When you look at the "Unchosen Ones" series, one of the first things that you’ll notice is the use of exposed backdrops in the scenes. At first, your photographer’s eye might tell you to just crop in, but the longer you look at it, the more you realize that, in Kern’s words, it “helps to create a place of importance, one where the ordinary is elevated to the extraordinary." He explains that:
The backdrop elevates the subject, positioning them outside of a normal context. Keep in mind the vulnerable: these kids were among the last place contenders at county fairs. We all know what it feels like to not be chosen: for love, a team, a job, or juried art exhibition. Empathy is a key component to the project.
Kern makes a good point here. When you stand in front of a backdrop and there are fancy lights surrounding you, you feel important, and it makes you feel like you matter. He elaborates on this topic by explaining that these photographs were created at county fairs and beyond the constraints of an indoor, traditional photography studio. Place matters, as the context of the county fair surroundings indicates a time and place to situate the work. Often the backgrounds are equally as interesting as the foreground."
He makes a strong point about being inspired by the historical greats of photography and denotes their use of the backdrop in their scenes. He tells me that "it is important to note there is no such thing as a “signature style” when it comes to using a backdrop, as roots go back to the beginning of photography." He goes on to inform me that:
Some of the earliest roots of animal contests coincide with the beginning of photography, which debuted at the World’s Fair in 1851. I love seeing the spirit of competition alive and well today, as demonstrated through hard work, pride, and passion of exhibitors. Photographs such as Adrien Tournachon (1825 - 1903) aka Nadar were among the very first to document this subject matter. Irvin Penn (1917 - 2009) and Richard Avedon (1923- 2004) also used the backdrop as elevate the viewer as a formal element. Contemporary photographer like Annie Leibovitz (1949 -) continue to employ the backdrop in editorial work.
The portraits instantly evoke a feeling of empathy and emotional connection to the subjects being observed.
How He Connected with His Subjects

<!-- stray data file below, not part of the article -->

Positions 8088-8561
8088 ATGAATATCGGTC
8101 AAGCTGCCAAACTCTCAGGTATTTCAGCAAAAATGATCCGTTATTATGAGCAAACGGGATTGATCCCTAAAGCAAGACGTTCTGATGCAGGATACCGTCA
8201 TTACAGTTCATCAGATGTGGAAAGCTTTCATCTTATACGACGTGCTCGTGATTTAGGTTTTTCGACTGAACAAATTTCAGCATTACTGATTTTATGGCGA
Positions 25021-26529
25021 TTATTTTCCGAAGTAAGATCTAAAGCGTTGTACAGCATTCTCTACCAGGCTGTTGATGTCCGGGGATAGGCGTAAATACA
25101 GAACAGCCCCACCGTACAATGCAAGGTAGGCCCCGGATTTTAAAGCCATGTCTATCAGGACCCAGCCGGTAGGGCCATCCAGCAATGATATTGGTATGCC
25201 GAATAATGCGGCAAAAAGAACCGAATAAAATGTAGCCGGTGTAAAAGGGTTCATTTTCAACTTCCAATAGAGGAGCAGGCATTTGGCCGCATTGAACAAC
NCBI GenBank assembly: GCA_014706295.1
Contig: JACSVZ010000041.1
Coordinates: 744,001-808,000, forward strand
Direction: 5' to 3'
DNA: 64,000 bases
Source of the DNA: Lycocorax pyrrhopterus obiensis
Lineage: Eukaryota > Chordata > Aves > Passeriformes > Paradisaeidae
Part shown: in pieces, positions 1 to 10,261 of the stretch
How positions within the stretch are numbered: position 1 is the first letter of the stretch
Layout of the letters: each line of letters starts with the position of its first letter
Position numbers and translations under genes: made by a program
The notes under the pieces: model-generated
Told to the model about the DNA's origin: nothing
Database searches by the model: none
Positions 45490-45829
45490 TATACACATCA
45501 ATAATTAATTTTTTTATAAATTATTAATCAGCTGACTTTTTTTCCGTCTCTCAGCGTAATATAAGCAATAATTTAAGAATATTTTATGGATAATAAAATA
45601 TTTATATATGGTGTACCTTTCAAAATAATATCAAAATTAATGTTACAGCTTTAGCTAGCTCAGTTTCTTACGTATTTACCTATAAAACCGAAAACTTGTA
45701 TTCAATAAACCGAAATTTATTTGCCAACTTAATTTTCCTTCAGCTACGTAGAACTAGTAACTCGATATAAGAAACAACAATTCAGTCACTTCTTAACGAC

Across the collection of images in the series, the subjects stand strong and powerful. The raw connection with the camera and photographer is evident in all of the portraits. There is a certain level of trust. After speaking with Kern, I was fascinated by his process of how he connected with his subjects to capture something uniquely beautiful. He told me that, "before clicking the shutter, he [I] said: “Show me what next year’s Grand Champion could look like.” The instant he said that, the person’s demeanor and body language immediately shifted to something more confident: they stood up strong with their head held high and showed what a true winner looked like in their eyes. That's the moment when he took the picture. He captured the competitors in their best light, despite being the "unchosen" ones. He explained that:
"The kids were offered a chance to demonstrate confidence, a positive attitude, and exhibit hope for the future. And they did. To the world."
The most admirable thing about the way he photographed this project was not just in his technical ability to capture great light, but in the way, he carried himself as a person. He did not just randomly pick strangers to photograph, take a few pictures, and walk away. Instead, he built a lifelong connection and trust in the people he was photographing. After he took the photos, months later, he reconnected with his subjects, and gave them a signed copy of their portrait. Through this project, he used photography to create something that would impact these kids for the rest of their lives.